On CNN's New Day Monday, co-host Chris Cuomo warned that in the midst of President Donald Trump attacking the press as "the enemy of the American people," people, especially journalists, "will get hurt." Senior media correspondent Brian Stelter agreed, "I am worried. I'm worried because somebody who’s deranged can take that language and can take action against a journalist either at a rally or a more private setting."
Cuomo responded, "But that's what I am saying because I said this during the campaign, it's going to happen and I don't want it to. Somebody is going to get hurt. It's just a question of time. Just like every dynamic in life. If you take a legitimate reason to be upset and you pump them up, and it starts to become a call to action. Somebody is going to get hurt."
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Cuomo added, "What is [Trump] going to say? What is he going to say, G-d forbid, when you’re walking up with your kids and they get loud and on that day a reporter doesn’t want to hear it. It’s a little push. Maybe it’s a fist fight. Maybe something worse. Is he going to own it?"
Cuomo later defended his remarks on Twitter in response to a user comparing Trump's attacks on the media similar to former Venezualean dictator Hugo Chavez. "Question is whether he means it same way. Trump is forgiven by base for what he says - but what if something happens?," he posted.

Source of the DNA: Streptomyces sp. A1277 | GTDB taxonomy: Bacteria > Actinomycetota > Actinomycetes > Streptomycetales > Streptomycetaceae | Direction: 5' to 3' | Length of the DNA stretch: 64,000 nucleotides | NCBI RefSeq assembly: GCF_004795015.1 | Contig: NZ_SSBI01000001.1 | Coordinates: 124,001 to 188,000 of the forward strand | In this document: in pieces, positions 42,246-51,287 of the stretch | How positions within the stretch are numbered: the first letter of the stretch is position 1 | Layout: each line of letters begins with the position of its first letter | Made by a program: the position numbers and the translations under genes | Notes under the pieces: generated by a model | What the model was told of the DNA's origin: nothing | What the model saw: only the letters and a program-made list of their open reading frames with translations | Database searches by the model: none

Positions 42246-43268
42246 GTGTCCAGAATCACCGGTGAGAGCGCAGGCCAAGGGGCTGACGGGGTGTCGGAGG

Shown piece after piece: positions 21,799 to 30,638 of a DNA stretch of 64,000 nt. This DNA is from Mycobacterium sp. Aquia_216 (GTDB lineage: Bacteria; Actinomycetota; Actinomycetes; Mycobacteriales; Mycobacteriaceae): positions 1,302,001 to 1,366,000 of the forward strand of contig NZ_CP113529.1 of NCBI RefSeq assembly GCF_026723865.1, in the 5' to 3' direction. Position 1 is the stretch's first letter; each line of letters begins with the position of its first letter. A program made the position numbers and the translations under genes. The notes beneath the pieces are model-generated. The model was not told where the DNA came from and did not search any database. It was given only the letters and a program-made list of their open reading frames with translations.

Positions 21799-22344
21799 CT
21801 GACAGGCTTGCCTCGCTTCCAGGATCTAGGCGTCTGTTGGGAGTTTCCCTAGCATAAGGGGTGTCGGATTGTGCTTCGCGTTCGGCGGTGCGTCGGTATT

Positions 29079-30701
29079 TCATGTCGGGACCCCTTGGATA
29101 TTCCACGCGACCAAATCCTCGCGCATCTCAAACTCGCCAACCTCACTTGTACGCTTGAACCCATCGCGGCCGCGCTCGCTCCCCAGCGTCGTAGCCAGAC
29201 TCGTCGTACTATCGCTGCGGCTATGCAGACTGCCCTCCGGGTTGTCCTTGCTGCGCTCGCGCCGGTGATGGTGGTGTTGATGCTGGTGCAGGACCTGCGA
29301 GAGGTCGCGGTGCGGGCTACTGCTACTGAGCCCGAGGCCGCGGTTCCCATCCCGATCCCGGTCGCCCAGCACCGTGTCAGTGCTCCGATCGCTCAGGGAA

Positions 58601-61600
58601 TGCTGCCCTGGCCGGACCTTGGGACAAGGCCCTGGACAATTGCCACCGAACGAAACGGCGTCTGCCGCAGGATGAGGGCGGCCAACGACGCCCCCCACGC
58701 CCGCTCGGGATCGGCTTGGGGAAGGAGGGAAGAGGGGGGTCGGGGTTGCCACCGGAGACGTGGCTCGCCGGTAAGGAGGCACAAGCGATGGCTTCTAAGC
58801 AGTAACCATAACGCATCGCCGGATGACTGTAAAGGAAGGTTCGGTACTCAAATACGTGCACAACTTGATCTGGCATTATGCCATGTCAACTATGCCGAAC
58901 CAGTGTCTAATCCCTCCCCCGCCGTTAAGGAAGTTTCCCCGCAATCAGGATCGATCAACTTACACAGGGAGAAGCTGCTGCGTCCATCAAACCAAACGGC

Here is the February 20 exchange:
6:52:52 AM – 6:57:37 AM [ 4 min., 15 sec.]
BROOKE BALDWIN: Let's start there with our CNN senior media correspondent and host of “Reliable Sources”, Brian Stelter, and CNN media analyst Bill Carter. Great to see both of you all. Brian Stelter, just to you, you know, this guy here was pretty smart in calling the President “Captain Double Down.” And if he doesn’t like you, it’s instinctual, he attacks, attacks. The great Carl Bernstein said this language is “treacherous.”
STELTER: I wonder what language can get even stronger. If it’s “enemy” in Week Four, what does say in Week Five, Week Six? Never mind, Year Two or Three. We’re talking about vermin, other language he can use
BILL CARTER: We have scum already out there and disgusting.
STELTER: It's poisonous behavior to be injecting this into the body politic day after day, especially “enemy,” which is especially severe. What it’s doing is infecting the mind, suggesting that the press is, against, literally against the American people. Not all the press, but only five news outlets including CNN.
CHRIS CUOMO: But to whom? Whom do you think actually believes what the President says about him? His base has animosity toward all institutions and President Trump got lucky finding his way into a real feeling of desperation and anger toward institutions. It's real. It's aimed at us and aimed at a lot of things and often with good reason. Literally, I believe he fell into that. I don't think it was his original plan. Who is he hurting us with exactly?
CARTER: Obviously, the people that already believe that the media is a force they don’t believe in. They’ll eat this up. They love it.
BALDWIN: They love it.
CARTER: They love this.